The European Digital Single Market

The European Digital Single Market Forum Introduction DOI: 10.1007/s10272-017-0673-8 In 2015 the European Commission adopted the Digital Single Market (DSM) strategy, aiming to establish common European data protection rules, reform telecoms rules and modernise copyright rules, among other goals. The authors in this Forum review the progress made thus far and explore the opportunities for further improvements to the EU’s digital regulatory framework. How can the DSM ensure data privacy and online consumer protection? What degree of harmonisation of rules in the 28 member states is necessary? Can small businesses take advantage of the potential benefi ts of big data, or are these benefi ts limited to large companies that can afford to invest in the proper analysis of the data? What lessons can the EU draw from experiences in other parts of the world? Perhaps most importantly, how can the DSM be optimised to support European innovation and economic growth? Will the DSM Strategy Spur Innovation? Andrea Renda, Centre for European Policy Studies, Brussels, Belgium; and College of Europe, Bruges, Belgium. Economic Implications of Further Harmonisation of Electronic Communications Regulation in the EU J. Scott Marcus, Bruegel, Brussels, Belgium. Christian Wernick, WIK-Consult-GmbH, Bad Honnef, Germany. GDPR: A Step Towards a User-centric Internet? Maciej Sobolewski, University of Warsaw, Poland; and European Commission, Seville, Spain. Joanna Mazur, University of Warsaw, Poland. Michał Paliński, University of Warsaw, Poland. Detours on the Path to a European Big Data Economy Barbara Engels, Cologne Institute for Economic Research, Germany. Regulatory Federalism and Broadband Divergence: Implications of Invoking Europe in the Making of Canadian Telecom Policy Reza Rajabiun, Ryerson University, Toronto, Canada. Catherine Middleton, Ryerson University, Toronto, Canada. A European Agenda for Smart Consumer Protection Rules for Digital Services Alexandre de Streel, University of Namur, Belgium; and CERRE, Brussels, Belgium. Intereconomics 2017 | 4 http://www.deepdyve.com/assets/images/DeepDyve-Logo-lg.png Intereconomics Springer Journals

The European Digital Single Market

Intereconomics , Volume 52 (4) – Aug 10, 2017
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Publisher
Springer Journals
Copyright
Copyright © 2017 by ZBW and Springer-Verlag GmbH Germany
Subject
Economics; Economic Policy; European Integration; Social Policy; Labor Economics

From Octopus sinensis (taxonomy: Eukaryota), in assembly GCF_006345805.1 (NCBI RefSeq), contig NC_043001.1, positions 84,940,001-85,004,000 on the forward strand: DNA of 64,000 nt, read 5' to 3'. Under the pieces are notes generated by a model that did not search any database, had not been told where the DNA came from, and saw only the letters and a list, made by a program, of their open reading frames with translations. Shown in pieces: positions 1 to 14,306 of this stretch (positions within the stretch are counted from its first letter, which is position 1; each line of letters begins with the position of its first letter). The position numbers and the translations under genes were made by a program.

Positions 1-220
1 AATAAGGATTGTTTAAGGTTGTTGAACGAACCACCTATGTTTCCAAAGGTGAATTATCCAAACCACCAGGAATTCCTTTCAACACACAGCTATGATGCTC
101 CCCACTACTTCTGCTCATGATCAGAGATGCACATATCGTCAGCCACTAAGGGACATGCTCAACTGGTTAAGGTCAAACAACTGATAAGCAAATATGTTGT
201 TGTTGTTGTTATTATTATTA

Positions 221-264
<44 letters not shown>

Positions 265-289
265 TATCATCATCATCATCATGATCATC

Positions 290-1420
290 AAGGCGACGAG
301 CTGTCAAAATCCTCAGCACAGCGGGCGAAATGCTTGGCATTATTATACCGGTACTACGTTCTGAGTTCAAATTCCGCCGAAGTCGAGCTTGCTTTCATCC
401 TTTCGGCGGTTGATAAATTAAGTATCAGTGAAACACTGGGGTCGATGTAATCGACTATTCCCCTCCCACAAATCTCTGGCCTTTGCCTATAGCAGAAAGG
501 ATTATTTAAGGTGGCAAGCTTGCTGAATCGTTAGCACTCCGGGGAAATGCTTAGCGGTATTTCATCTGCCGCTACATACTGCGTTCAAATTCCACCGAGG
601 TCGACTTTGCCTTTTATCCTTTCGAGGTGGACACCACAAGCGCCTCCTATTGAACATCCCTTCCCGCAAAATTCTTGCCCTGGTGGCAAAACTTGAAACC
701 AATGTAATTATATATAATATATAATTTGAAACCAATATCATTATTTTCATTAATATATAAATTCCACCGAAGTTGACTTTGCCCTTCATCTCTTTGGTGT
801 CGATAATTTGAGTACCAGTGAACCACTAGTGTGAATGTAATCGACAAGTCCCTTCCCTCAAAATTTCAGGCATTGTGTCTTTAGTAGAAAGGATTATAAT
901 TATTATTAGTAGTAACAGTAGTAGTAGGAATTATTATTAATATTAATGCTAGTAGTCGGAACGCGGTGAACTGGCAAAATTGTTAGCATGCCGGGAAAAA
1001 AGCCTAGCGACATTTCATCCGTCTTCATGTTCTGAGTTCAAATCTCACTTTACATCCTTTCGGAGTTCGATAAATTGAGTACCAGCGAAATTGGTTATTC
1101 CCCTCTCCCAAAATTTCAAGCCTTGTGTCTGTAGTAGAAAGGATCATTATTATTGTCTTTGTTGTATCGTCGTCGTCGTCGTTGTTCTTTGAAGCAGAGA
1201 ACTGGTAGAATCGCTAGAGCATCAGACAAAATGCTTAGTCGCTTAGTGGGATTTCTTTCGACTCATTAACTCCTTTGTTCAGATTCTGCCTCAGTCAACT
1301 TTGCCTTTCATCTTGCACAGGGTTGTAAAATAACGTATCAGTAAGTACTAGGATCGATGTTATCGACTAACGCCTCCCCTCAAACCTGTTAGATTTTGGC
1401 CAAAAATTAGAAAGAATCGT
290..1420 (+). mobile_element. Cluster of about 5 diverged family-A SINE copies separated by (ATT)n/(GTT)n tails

ISSN
0020-5346
eISSN
1613-964X
D.O.I.
10.1007/s10272-017-0673-8
Publisher site
See Article on Publisher Site

Abstract

Forum Introduction DOI: 10.1007/s10272-017-0673-8 In 2015 the European Commission adopted the Digital Single Market (DSM) strategy, aiming to establish common European data protection rules, reform telecoms rules and modernise copyright rules, among other goals. The authors in this Forum review the progress made thus far and explore the opportunities for further improvements to the EU’s digital regulatory framework. How can the DSM ensure data privacy and online consumer protection? What degree of harmonisation of rules in the 28 member states is necessary? Can small businesses take advantage of the potential benefi ts of big data, or are these benefi ts limited to large companies that can afford to invest in the proper analysis of the data? What lessons can the EU draw from experiences in other parts of the world? Perhaps most importantly, how can the DSM be optimised to support European innovation and economic growth? Will the DSM Strategy Spur Innovation? Andrea Renda, Centre for European Policy Studies, Brussels, Belgium; and College of Europe, Bruges, Belgium. Economic Implications of Further Harmonisation of Electronic Communications Regulation in the EU J. Scott Marcus, Bruegel, Brussels, Belgium. Christian Wernick, WIK-Consult-GmbH, Bad Honnef, Germany. GDPR: A Step Towards a User-centric Internet? Maciej Sobolewski, University of Warsaw, Poland; and European Commission, Seville, Spain. Joanna Mazur, University of Warsaw, Poland. Michał Paliński, University of Warsaw, Poland. Detours on the Path to a European Big Data Economy Barbara Engels, Cologne Institute for Economic Research, Germany. Regulatory Federalism and Broadband Divergence: Implications of Invoking Europe in the Making of Canadian Telecom Policy Reza Rajabiun, Ryerson University, Toronto, Canada. Catherine Middleton, Ryerson University, Toronto, Canada. A European Agenda for Smart Consumer Protection Rules for Digital Services Alexandre de Streel, University of Namur, Belgium; and CERRE, Brussels, Belgium. Intereconomics 2017 | 4

Journal

IntereconomicsSpringer Journals

Published: Aug 10, 2017

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